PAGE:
Penang: "Temples; Little India And Chinatown Markets"
October 25, 2010
Dear Family and Friends,
For the long holiday weekend, my friend Surapee (Noy) and I agreed that it would be a good idea to fly to Georgetown on the island of Penang, on the west coast of Malaysia. Penang (110 sq. mi. 285 sq. km). lies across a narrow channel to the mainland and faces the Strait of Malacca and the Andaman Sea.
Once there, Noy and I also agreed that the best sightseeing strategy is to stroll around the Colonial District with no particular destination in mind.
We found the restored and almost deserted Thean Hou Chinese temple. We found the Kapitan Keling Mosque in the midst of a very busy commercial area. Nearby we stumbled into a raucous Indian street market, blaring with Hindi music, Bollywood video stores, bright sari stalls and bejeweled jewelry shops
Wandering again, we cruised the waterfront, the Victoria Memorial Clocktower, St George's Church and the Fort Cornwallis Park filled with picnickers, ball players and smiling Malay girls.
Many of the cities in Malaysia have large populations of ethnic Chinese and ethnic Indians who have lived here for several generations. Along with the native Muslim Malays, they all live side by side yet they continue to maintain their traditions, dress and cuisine.
Our favorite restaurant was a local Indian shop displaying an assortment of South Asian meat and vegetable curries, roti, tandoori and biryani. Choose what you like from an array of large steel pans and add a blended icy fresh fruit beverage.
Noy and I also agreed that the best way to see the sights around the island was to hire a driver for the day. The first stop in Georgetown was Wat Chayamangkalaram with a 33m/108 ft reclining Buddha. Next the 30hectare/74 acre Botanical Gardens with an orchid house and a cactus house and a quiet pond and waterfall. Kids were rolling about on the lawns and young couples sat quietly together on a bench or a blanket, barely touching hands.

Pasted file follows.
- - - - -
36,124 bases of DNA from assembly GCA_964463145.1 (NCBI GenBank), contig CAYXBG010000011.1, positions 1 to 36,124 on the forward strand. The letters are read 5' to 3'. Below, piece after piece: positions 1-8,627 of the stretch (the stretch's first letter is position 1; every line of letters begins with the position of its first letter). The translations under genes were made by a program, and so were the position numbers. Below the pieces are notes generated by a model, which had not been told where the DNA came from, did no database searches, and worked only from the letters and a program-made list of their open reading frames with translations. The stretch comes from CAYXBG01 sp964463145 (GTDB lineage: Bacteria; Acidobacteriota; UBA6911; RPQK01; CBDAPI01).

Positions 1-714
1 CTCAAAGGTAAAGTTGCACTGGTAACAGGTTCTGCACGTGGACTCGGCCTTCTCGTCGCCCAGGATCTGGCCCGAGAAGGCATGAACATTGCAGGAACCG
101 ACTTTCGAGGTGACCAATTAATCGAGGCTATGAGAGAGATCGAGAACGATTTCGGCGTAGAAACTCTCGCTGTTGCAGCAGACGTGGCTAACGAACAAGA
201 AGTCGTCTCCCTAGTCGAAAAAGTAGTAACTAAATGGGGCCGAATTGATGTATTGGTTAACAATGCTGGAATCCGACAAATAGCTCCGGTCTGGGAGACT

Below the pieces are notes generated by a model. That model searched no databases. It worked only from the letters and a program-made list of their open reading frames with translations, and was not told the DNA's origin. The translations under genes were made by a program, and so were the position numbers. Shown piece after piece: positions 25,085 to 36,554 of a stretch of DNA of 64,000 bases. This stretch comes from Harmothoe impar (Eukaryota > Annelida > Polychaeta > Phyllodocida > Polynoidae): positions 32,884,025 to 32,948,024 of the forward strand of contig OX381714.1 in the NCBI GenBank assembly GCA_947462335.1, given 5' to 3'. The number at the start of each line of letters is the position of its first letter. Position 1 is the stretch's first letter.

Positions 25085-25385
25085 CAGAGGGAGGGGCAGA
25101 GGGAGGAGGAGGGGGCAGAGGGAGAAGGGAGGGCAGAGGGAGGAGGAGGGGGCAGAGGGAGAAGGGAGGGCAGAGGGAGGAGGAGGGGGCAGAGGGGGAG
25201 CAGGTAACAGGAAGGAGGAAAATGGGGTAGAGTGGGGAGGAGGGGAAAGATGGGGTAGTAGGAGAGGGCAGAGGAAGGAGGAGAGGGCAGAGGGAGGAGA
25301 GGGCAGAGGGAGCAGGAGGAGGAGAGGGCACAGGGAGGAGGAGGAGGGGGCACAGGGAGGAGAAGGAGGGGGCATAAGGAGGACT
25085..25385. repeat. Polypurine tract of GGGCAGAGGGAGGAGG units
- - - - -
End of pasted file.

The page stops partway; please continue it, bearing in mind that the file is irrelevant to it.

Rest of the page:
The huge hillside Kek Lok Si Temple was crowded with visitors and worshippers. On the grounds we climbed Ban Po Thar, the seven-tier, 30m/98 ft Ten Thousand Buddha Pagoda. The views to the city were impressive.
Out in the countryside we visited a waterfall forest park and a fishing village. Fresh fruit is on display everywhere. (Indeed, Penang means betel nut palm and the tree is featured on the local flag.) On a reservoir, a local team was training for the dragon boat festival.
On our final morning in Penang we found the neighborhood food market. One lady was performing a pedicure on the chicken feet. Another was fanning the coals as she grilled her chicken satang. A father and son team specializes in preparing water chestnuts. The barracuda was about as tall as an average Thai lady. The durian was about as big as Noy. Just outside the market, a young man in his golden yellow shirt offers to ride us back to our hotel in his golden yellow tri-shaw.
My friend and colleague Janet Brown recently moved to Georgetown from Bangkok. She had a successful writing career and I know she adores Thailand. Why did she leave I wondered? Georgetown is quite dull by comparison. Perhaps that's the reason. Bangkok is "in your face." The traffic, the malls, the crowded sidewalks jammed with clothing stalls and food carts, the beckoning night life - Bangkok is intense. Georgetown is quiet.
There are many reasons Janet and thousands of expatriates live here on Penang in private homes or high-rise condominium buildings. The beach, the farmlands, the mountains, the gardens, the friendly atmosphere, the assortment of cultures and cuisine, and Kuala Lumpur is close enough.
Noy and I agree that we are happy to fly back to Bangkok. Noy grew up in a tiny village (pop 800) in the north of Thailand. Jan is a native of an enormous village (pop 8 million) in the northeast of the United States. While we both enjoy the quiet of the beach and the mountain air, we really do thrive on the intensity and the opportunities of our adopted home.